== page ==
Southern Resident Killer Whales in Monterey Bay, Jan. 27th 2008
Photo by Nancy Black
About 10,000 years ago the Vashon Glacier that covered our area was melting and retreating, exposing the deep channels it had carved. The water from the Pacific Ocean flooded in and created the inland sea now known as the Salish Sea. These waters became thick with salmon, and a group of killer whales living on the outer coast followed the salmon runs in and made a new home in the Salish Sea. Three pods made up this killer whale community; J, K, and L pod. Together they lived, played, and feasted almost year round in the channels and straits.
Then, the salmon they so heavily depended upon began to steeply decline as a result of continuous commercial fishing and heavy damming of rivers. With no food, the killer whales had to expand their winter range. Their search for food also split the group; smaller groups needed fewer salmon. Up until 2000, the furthest south the 3 pods were seen was near the Columbia River along the outer Washington Coast. Then in January 2000 there was an unexpected sighting of K and L pod in Monterey Bay California! This amazed researhers, as they were not typically seen in the winter months and no one knew where they were traveling. Members of L were sighted in Monterey Bay again in March 2003, January 2008, and were just sighted again on February 10, 2011. This time, Center for Whale Research founder Ken Balcomb was there, and was able to record the encounter himself. Meanwhile, parts of J pod are being seen near Whidbey Island, Washington, about a thousand miles away from the rest of their community.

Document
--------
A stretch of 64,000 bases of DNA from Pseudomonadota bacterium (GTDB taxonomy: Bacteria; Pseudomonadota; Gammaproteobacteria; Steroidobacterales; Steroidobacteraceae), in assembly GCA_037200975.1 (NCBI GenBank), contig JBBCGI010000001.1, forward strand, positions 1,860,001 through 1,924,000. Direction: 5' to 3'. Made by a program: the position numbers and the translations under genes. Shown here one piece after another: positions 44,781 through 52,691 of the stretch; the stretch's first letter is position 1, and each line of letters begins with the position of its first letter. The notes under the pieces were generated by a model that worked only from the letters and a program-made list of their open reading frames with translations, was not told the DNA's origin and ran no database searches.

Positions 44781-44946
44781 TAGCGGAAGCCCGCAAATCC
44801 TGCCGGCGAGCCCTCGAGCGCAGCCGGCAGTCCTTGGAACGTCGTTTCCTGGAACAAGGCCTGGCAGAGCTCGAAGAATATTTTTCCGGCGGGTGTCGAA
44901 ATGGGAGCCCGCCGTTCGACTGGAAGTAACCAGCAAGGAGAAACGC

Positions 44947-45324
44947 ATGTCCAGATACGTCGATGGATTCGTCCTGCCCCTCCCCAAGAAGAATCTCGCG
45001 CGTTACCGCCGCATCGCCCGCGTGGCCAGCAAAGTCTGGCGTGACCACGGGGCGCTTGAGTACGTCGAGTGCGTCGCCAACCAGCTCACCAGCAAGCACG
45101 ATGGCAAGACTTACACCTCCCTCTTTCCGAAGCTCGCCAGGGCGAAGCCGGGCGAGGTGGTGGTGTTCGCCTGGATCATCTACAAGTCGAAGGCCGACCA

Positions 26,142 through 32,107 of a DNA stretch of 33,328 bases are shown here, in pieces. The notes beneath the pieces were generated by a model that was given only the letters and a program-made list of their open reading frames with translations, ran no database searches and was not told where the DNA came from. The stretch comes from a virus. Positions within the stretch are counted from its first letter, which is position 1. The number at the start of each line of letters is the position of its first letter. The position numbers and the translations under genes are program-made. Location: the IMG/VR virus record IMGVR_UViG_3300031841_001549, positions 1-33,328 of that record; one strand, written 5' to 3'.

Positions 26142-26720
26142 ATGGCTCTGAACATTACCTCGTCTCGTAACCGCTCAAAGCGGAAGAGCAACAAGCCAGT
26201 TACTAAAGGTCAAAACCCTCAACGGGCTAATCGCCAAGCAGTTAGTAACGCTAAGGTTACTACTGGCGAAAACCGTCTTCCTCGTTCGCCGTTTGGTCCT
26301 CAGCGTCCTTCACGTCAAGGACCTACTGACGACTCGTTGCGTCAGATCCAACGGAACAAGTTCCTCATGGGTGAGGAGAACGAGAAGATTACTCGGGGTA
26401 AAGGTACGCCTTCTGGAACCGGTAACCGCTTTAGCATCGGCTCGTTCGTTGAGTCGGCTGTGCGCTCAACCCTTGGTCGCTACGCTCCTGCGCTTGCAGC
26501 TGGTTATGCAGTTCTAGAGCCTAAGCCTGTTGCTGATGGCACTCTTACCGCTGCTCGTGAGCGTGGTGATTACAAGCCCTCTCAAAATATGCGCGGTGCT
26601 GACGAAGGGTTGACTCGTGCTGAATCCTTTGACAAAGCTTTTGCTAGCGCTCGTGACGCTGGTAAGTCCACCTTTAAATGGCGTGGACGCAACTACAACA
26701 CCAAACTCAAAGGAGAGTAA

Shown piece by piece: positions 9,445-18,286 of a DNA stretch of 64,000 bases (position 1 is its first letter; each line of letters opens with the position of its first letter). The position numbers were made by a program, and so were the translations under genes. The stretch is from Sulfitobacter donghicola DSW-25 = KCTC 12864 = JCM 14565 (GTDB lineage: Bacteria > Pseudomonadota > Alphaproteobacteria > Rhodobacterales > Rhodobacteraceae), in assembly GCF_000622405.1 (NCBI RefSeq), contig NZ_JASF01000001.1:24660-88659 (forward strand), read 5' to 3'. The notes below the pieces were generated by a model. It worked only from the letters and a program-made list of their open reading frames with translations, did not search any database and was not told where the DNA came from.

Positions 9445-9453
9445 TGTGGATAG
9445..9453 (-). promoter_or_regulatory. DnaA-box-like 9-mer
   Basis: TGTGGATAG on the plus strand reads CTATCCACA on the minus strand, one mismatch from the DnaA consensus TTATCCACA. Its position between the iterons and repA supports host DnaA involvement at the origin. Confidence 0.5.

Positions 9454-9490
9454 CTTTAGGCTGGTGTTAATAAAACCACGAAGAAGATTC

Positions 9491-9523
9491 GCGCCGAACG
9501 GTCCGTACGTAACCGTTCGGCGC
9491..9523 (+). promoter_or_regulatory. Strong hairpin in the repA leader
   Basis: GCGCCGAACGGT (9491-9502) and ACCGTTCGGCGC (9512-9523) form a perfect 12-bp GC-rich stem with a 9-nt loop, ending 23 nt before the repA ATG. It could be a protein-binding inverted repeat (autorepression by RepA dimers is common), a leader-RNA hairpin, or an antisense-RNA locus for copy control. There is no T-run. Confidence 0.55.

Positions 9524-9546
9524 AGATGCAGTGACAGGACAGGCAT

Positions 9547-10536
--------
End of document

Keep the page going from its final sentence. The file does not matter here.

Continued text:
Researchers are still looking for answers behind the long distance travels, but there's one thing we can likely be sure of: until and unless the salmon populations drastically increase in the Salish Sea, we can expect to see our local resident killer whales few and far between in the winter, making long treks in search of something to eat.
Read about the Monterey Bay sightings here.